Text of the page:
Lessons from Training for CM6
1. Steady Eddy. When I trained for Hardcore 100 I put in two massive 3 weeks blocks of 374 km (16,000 m vertical) and 402 km (18,600m) respectively. I was exhausted after these blocks and even more fatigued after the second, which was bad, as the second finished just weeks before the race. For CM6 I kept it much more consistent. Instead of ramping it up over a 3 week build (ie 97 km, 120 km, 161 km), I kept each week roughly the same: 96km, 100 km, and 91 km. Total for the 3 week block was 287 km and 13,400 m of vertical. As you can see this is over 100 km less than my biggest block for H100. The difference this time was that I finished my final block feeling refreshed and happy; I comfortably could have done another week at 90-100 km. I entered CM6 feeling excited to run, which was not the case for H100. There is a time to push the boundaries, but I feel that keeping training consistent and steady will yield a happier athlete over the long run, which will ultimately lead to greater improvements.
2. Company is amazing. I was fortunate to do my final four big runs with my buddy Ben, as well as a few local Thai runners. Appreciate having a training partner. For me it went a long way and greatly added to my success at CM6.
3. One big run trumps two shorter ones. For H100 my Saturday Sunday runs were each roughly 5 hours. For CM6 I opted to do just one long day of roughly 10 hours or so. The latter was way better. I got to explore farther into Doi Suthep and I felt more confident going into the race with a few 50km days under my belt.
4. Focus on the long run. For H100 my long runs suffered because I trained too much during the week. For CM6 I eased the training during the week (most notably in the gym) to set myself up for a good long run. It worked stupendously. Being able to fly down the last descent after 10 hours of running is an incredible feeling.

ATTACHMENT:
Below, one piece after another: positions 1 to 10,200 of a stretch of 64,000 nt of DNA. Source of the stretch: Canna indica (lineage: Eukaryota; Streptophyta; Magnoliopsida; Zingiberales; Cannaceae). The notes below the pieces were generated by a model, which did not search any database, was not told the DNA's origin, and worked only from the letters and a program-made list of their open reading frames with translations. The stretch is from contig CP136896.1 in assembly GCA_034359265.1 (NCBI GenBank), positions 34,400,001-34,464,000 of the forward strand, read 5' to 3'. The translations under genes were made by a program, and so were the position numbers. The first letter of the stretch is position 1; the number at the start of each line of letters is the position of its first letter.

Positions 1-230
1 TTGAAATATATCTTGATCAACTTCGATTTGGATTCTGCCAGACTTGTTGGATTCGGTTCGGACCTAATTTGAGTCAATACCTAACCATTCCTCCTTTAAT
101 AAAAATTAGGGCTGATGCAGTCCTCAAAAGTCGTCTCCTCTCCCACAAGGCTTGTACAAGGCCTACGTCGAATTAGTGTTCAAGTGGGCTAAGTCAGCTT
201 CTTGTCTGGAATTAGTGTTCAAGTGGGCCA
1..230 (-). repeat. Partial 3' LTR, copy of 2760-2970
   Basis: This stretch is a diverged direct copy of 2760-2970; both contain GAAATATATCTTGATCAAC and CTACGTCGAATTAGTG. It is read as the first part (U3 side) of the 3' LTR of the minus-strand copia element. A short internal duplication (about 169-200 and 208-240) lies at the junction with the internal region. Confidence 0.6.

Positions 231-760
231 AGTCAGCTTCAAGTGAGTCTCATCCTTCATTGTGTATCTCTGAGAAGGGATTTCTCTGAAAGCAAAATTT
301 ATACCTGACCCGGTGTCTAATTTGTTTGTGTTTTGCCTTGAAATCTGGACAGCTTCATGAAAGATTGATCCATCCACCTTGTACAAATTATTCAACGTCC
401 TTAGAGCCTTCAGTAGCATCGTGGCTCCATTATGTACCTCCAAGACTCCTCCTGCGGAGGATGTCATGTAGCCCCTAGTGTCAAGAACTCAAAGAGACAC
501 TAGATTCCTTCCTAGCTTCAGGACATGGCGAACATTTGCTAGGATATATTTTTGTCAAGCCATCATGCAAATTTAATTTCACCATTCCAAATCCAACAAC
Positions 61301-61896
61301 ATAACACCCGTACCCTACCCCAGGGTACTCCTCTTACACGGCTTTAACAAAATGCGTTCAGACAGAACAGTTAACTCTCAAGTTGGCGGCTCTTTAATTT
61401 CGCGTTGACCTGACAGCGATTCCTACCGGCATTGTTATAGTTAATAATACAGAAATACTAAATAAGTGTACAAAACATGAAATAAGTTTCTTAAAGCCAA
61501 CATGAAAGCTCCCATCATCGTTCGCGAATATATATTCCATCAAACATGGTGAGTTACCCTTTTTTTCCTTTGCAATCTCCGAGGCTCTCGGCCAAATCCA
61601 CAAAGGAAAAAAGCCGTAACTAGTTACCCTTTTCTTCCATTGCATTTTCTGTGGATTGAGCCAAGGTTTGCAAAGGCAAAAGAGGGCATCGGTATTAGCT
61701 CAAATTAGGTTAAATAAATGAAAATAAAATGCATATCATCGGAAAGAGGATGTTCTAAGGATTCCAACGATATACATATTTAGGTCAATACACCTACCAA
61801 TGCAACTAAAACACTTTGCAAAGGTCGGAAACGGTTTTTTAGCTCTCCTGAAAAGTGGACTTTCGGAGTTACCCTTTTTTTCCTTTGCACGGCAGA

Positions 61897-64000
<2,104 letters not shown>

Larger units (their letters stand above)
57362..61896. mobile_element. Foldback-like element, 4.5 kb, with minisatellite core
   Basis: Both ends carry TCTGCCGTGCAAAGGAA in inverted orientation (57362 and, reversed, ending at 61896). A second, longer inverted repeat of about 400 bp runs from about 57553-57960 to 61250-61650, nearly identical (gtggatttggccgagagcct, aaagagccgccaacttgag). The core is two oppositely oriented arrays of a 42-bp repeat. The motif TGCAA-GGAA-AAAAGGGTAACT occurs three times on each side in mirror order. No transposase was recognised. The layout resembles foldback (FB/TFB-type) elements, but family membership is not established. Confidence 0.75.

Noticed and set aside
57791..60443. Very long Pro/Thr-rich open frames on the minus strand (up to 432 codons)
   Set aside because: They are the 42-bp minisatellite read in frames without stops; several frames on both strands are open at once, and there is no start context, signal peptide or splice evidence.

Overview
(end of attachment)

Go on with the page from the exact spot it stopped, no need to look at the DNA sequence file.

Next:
4B. Load up on sodium. This is relating to the long run. I found that by loading up on sodium rich and water rich foods the night before my long run allowed me to go 10 hours in hot weather without the need for supplemental sodium. Remember “loading up” is a relative term. For me this was a dinner of mango tomato soup with 400 grams of celery.
4C. Deadlifts on Monday, long run on Saturday. Still on the long run. I am still experimenting with strength training and how it best fits into an endurance program. This I know: heavy deadlifts tax the CNS (central nervous system) which can temporarily slow reaction time (but later improves it), which in turn can make the legs less responsive on a long run. Doing one deadlift session a week at around 80-90% maintained my strength yet still left enough mojo for the long run.
7. Intermittent fasting works wonders for weight loss. I lost 2 kg over 2 months without even trying. I ate two meals a day and usually within 6 to 8 hours of each other. First meal was watermelon. Second meal was cucumbers or a salad with mangos.
8. DO NOT run a 5km TT on a treadmill barefoot. I did this and my feet felt fine, but as soon as I got off the treadmill, my feet were fire. I looked at the bottom of my feet and they were completely red. Over the next couple of weeks I lost massive chunks of skin off the bottoms of my feet.
9. Tighten your butt when doing planks. This will greater engage your core and improve form.
10. Mango Island was amazing for injury recovery. I ate nothing but mangos for 14 days and during this time I was recovering from a shoulder and neck injury I sustained at H100. Mono eating drastically speed up my recovery.
Going forward: I had a great race, but there is always room for improvements and experimenting. Here is where I feel I can improve and also a few things I’d like to try.
1. Road runs. My trail legs were dialled for CM6, but my road legs were neglected. I think if I had included some Z2 or tempo road runs, focusing on turnover, that I would have been able to move much quicker on some of the more runnable sections of CM6.
2. Run uphill. I aced my downhill speed runs, but was less enthusiastic about doing some hard intervals on the climbs. This is something that needs to be done.
3. Strength: More volume, less weight. Instead of training at 80-95% I want to try training more in the 40-80% range with the emphasis on 70%, while increasing strength frequency. According to Easy Strength by Dan John and Pavel Tsatsouline, training strength in the 70% range can yield a greater max while reducing stress on the CNS.